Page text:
Hrair Sarkissian

December 9, 2021

Hrair Sarkissian documents the conflict zones of memory. I first encountered the Syrian-Armenian photographer’s work in 2017 at Beirut’s Sursock museum, where he was showing the video Homesick, 2014, featuring himself demolishing a replica of his childhood home in Damascus. In 2019, I met Sarkissian in person at Videobrasil, which displayed an early series, 2008’s “Execution Squares”: eerie shots of vacant public hanging sites in Aleppo, Latakia, and Damascus. Sarkissian’s first mid-career survey, titled “The Other Side of Silence” and on view at the Sharjah Art Foundation until January 30, 2022, encompasses his most significant work from 2006 to 2021—including two new commissions—and finds the image-maker moving into the more elusive world of sound.

I DON’T KNOW if I would have become a photographer if it wasn’t for my father’s photo studio. As a child, I dreamt of dropping out of school and working with him. The studio would develop 2,000 films a day. It was the first color lab in Syria established in 1979. My Father & I, 2010, includes my dad’s own self-portraits from when he was fourteen to adulthood. That year, he decided to close the Sarkissian Photo Center because none of my siblings wanted to take over. So I flew to Damascus to document its every corner and asked my father to take pictures of me too, as a last client. It was the most intense, silent conversation I’ve had with my dad. We both knew we were closing a significant chapter of our lives and didn’t say a word. There’s blood in one of the images—before getting there, I had cut myself shaving.

“Execution Squares,” 2008, is perhaps my most well-known series. It was then that I began working with subjects that float between visibility and invisibility. “Unfinished,” 2006, one of my earliest, is presented here in full for the first time. It marks the transition from taking pictures just as a hobby to working on specific concepts such as sites of collective memory, absence, and erasure. I was under so much pressure in my life, and I wanted to liberate myself. I started to look for spaces in the Middle East that could be anywhere, without signs of traditions, places where I could be alone. Visually, I applied a religious kind of light that reminds me of old Armenian churches.





The process of capturing an image varies from one subject to another. “Last Seen,” 2018–2021, for example, commissioned by the Sharjah Art Foundation, took years of travel and research to meet individuals whose family members disappeared in times of conflict. While it took about five minutes to photograph the setting where the missing were last seen, it took much more to process the pain embedded in these stories. For me the image itself wasn’t important. I wouldn’t even try different angles, as the pain was visible from anywhere.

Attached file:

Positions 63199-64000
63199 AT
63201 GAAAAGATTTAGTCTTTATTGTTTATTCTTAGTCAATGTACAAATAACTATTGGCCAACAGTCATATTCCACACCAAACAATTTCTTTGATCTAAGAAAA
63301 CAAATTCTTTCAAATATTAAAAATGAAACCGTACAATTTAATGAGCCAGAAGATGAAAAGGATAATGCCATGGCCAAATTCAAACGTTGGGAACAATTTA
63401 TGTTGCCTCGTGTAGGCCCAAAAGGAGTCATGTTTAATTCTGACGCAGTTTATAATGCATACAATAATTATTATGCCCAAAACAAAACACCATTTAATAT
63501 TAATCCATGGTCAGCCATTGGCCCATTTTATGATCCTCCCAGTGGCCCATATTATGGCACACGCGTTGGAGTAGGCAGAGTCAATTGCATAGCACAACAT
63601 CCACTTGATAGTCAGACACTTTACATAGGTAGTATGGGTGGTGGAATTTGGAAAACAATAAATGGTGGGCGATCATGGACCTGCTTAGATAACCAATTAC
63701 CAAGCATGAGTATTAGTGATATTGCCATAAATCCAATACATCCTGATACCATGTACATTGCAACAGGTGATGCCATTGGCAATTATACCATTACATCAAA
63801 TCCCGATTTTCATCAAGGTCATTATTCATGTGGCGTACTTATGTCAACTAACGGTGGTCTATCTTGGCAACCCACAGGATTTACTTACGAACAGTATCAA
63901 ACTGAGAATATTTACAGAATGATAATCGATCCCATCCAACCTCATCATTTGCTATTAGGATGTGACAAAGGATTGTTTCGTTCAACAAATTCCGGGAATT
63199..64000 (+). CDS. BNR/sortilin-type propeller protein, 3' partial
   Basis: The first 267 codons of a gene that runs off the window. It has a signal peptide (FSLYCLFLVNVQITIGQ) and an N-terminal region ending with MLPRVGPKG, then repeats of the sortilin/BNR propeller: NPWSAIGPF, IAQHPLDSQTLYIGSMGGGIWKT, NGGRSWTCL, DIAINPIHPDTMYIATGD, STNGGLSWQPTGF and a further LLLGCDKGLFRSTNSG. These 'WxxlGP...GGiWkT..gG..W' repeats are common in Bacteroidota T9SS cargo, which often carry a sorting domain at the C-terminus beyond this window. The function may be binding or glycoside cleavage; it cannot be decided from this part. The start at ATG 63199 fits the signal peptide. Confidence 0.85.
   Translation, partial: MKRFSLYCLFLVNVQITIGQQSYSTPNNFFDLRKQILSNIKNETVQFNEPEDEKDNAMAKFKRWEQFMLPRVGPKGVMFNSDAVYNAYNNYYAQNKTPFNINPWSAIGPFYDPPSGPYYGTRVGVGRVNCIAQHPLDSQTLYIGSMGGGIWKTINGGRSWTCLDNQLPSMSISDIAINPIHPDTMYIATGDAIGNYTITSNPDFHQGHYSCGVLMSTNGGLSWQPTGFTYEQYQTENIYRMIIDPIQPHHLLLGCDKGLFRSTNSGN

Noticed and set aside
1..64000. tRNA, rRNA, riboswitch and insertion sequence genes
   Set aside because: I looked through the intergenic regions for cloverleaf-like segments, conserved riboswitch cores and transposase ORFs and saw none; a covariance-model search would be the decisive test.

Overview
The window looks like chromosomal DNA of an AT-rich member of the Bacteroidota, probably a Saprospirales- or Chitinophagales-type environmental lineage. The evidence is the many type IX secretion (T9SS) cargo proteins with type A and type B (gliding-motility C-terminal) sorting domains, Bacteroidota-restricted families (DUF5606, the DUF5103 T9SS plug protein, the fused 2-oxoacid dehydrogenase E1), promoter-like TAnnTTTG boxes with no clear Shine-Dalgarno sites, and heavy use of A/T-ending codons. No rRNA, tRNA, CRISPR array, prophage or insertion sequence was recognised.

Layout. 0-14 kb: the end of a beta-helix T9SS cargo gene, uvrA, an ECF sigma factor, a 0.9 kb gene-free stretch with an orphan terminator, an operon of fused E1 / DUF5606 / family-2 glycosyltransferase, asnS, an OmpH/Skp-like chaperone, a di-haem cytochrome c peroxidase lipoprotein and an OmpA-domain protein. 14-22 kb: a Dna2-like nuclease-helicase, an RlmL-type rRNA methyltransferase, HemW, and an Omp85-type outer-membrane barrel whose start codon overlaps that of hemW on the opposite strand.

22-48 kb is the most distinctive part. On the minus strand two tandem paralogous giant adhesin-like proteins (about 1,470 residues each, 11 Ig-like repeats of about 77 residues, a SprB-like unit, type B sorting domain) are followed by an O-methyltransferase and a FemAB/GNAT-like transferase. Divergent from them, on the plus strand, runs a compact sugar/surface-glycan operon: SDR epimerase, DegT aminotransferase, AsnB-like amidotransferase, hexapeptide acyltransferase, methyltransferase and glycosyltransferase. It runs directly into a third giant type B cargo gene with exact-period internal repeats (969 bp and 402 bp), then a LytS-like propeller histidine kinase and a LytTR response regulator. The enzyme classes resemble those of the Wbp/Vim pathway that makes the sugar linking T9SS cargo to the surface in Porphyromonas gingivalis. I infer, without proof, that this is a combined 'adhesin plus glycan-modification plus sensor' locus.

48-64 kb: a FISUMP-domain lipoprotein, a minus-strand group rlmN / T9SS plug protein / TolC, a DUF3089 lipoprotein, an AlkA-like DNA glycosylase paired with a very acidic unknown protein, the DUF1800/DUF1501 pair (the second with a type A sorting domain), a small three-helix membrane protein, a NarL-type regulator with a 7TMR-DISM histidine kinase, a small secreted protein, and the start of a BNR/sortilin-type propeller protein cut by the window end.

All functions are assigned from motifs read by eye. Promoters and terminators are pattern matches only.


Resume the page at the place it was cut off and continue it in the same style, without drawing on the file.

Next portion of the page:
Why do I put myself in these kinds of situations? It is very hard. But rather than building walls and not doing anything, I think that this is a human pain we need to share so there will be more relief for the families who suffer, who are still trying to find out if their loved ones are dead or alive. I also wanted to learn about the history of how these mass kidnappings happened. I started in Lebanon, where I met ten families in Beirut. Most of them are women who lost their sons. After Beirut, I went to Brazil, Argentina, Kosovo, Bosnia. I wanted to go to Chile and Johannesburg, but I couldn’t because of the lockdown.

I have a very strong memory from 1997. I was with my mother at Deir ez-Zor, a pilgrimage site for Armenians and the endpoint of the death marches during the 1915–23 genocide, where their bodies were dumped, forming a natural hill in Markadeh. When you scratch beneath the surface, you’ll find pieces of bone. In recent years, ISIS has destroyed this genocide memorial. During my research, I came across the mass graves in Spain, the remnants of Franco’s fascist regime. People were organizing collectively with forensic archaeologists to excavate the bodies of missing relatives. I contacted a local organization [the Association for the Recovery of Historical Memory] to attend one of the digs with a sound engineer. I didn’t want to incorporate imagery because I knew people would look away. I always work in large-format analog photography, but the installation Deathscape, 2020, is my first purely sound piece. Sound is a powerful way to recreate a space that is under the earth, where you can wander underground. People have the freedom to enter the piece, and to leave it.



— As told to Nadine Khalil